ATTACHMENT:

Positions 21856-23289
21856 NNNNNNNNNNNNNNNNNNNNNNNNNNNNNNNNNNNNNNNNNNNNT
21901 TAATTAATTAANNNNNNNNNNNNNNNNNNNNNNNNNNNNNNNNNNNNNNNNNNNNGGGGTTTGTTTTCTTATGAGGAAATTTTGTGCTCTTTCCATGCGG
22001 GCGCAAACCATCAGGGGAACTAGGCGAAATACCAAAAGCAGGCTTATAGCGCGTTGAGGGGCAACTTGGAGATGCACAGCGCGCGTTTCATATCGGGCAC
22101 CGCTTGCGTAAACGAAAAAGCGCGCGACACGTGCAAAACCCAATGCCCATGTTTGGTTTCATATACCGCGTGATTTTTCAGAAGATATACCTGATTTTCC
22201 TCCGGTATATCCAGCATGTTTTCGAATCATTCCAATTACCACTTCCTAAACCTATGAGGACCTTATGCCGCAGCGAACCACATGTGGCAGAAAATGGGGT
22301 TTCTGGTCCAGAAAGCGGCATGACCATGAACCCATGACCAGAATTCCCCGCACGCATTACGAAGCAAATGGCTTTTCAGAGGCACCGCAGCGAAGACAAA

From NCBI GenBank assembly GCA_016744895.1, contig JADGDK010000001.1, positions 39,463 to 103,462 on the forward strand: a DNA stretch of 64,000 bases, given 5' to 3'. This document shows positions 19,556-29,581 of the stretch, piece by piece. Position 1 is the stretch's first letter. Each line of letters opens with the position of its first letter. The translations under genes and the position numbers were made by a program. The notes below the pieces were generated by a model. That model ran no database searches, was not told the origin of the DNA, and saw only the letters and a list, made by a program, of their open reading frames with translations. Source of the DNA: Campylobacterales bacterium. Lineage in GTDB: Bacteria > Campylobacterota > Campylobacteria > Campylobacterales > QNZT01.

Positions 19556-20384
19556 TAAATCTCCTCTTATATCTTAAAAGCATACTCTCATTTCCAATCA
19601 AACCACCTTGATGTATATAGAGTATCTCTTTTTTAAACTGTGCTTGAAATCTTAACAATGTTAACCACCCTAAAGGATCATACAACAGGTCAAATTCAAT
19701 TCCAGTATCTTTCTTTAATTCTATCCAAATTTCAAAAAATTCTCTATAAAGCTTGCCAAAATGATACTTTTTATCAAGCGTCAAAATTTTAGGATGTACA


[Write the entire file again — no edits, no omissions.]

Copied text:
Positions 21856-23289
21856 NNNNNNNNNNNNNNNNNNNNNNNNNNNNNNNNNNNNNNNNNNNNT
21901 TAATTAATTAANNNNNNNNNNNNNNNNNNNNNNNNNNNNNNNNNNNNNNNNNNNNGGGGTTTGTTTTCTTATGAGGAAATTTTGTGCTCTTTCCATGCGG
22001 GCGCAAACCATCAGGGGAACTAGGCGAAATACCAAAAGCAGGCTTATAGCGCGTTGAGGGGCAACTTGGAGATGCACAGCGCGCGTTTCATATCGGGCAC
22101 CGCTTGCGTAAACGAAAAAGCGCGCGACACGTGCAAAACCCAATGCCCATGTTTGGTTTCATATACCGCGTGATTTTTCAGAAGATATACCTGATTTTCC
22201 TCCGGTATATCCAGCATGTTTTCGAATCATTCCAATTACCACTTCCTAAACCTATGAGGACCTTATGCCGCAGCGAACCACATGTGGCAGAAAATGGGGT
22301 TTCTGGTCCAGAAAGCGGCATGACCATGAACCCATGACCAGAATTCCCCGCACGCATTACGAAGCAAATGGCTTTTCAGAGGCACCGCAGCGAAGACAAA

From NCBI GenBank assembly GCA_016744895.1, contig JADGDK010000001.1, positions 39,463 to 103,462 on the forward strand: a DNA stretch of 64,000 bases, given 5' to 3'. This document shows positions 19,556-29,581 of the stretch, piece by piece. Position 1 is the stretch's first letter. Each line of letters opens with the position of its first letter. The translations under genes and the position numbers were made by a program. The notes below the pieces were generated by a model. That model ran no database searches, was not told the origin of the DNA, and saw only the letters and a list, made by a program, of their open reading frames with translations. Source of the DNA: Campylobacterales bacterium. Lineage in GTDB: Bacteria > Campylobacterota > Campylobacteria > Campylobacterales > QNZT01.

Positions 19556-20384
19556 TAAATCTCCTCTTATATCTTAAAAGCATACTCTCATTTCCAATCA
19601 AACCACCTTGATGTATATAGAGTATCTCTTTTTTAAACTGTGCTTGAAATCTTAACAATGTTAACCACCCTAAAGGATCATACAACAGGTCAAATTCAAT
19701 TCCAGTATCTTTCTTTAATTCTATCCAAATTTCAAAAAATTCTCTATAAAGCTTGCCAAAATGATACTTTTTATCAAGCGTCAAAATTTTAGGATGTACA